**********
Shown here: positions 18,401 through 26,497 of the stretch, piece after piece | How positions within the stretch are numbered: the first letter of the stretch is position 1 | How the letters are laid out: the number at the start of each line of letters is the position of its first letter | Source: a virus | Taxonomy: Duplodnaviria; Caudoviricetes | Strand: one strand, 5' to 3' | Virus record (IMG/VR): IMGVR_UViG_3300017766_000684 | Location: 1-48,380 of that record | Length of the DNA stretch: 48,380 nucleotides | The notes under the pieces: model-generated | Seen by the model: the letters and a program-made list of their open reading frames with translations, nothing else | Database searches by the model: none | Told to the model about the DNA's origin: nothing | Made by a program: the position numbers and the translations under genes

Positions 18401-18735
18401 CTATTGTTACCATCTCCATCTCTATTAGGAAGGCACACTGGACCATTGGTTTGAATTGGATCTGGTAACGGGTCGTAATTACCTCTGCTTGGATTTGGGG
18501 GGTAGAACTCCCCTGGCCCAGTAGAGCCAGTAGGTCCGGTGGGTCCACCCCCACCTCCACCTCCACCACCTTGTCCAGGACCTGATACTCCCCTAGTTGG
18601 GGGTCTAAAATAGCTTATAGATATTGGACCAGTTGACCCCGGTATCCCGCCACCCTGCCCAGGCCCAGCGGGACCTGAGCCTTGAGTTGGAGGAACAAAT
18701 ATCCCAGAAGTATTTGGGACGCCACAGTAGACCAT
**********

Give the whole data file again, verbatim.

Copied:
Shown here: positions 18,401 through 26,497 of the stretch, piece after piece | How positions within the stretch are numbered: the first letter of the stretch is position 1 | How the letters are laid out: the number at the start of each line of letters is the position of its first letter | Source: a virus | Taxonomy: Duplodnaviria; Caudoviricetes | Strand: one strand, 5' to 3' | Virus record (IMG/VR): IMGVR_UViG_3300017766_000684 | Location: 1-48,380 of that record | Length of the DNA stretch: 48,380 nucleotides | The notes under the pieces: model-generated | Seen by the model: the letters and a program-made list of their open reading frames with translations, nothing else | Database searches by the model: none | Told to the model about the DNA's origin: nothing | Made by a program: the position numbers and the translations under genes

Positions 18401-18735
18401 CTATTGTTACCATCTCCATCTCTATTAGGAAGGCACACTGGACCATTGGTTTGAATTGGATCTGGTAACGGGTCGTAATTACCTCTGCTTGGATTTGGGG
18501 GGTAGAACTCCCCTGGCCCAGTAGAGCCAGTAGGTCCGGTGGGTCCACCCCCACCTCCACCTCCACCACCTTGTCCAGGACCTGATACTCCCCTAGTTGG
18601 GGGTCTAAAATAGCTTATAGATATTGGACCAGTTGACCCCGGTATCCCGCCACCCTGCCCAGGCCCAGCGGGACCTGAGCCTTGAGTTGGAGGAACAAAT
18701 ATCCCAGAAGTATTTGGGACGCCACAGTAGACCAT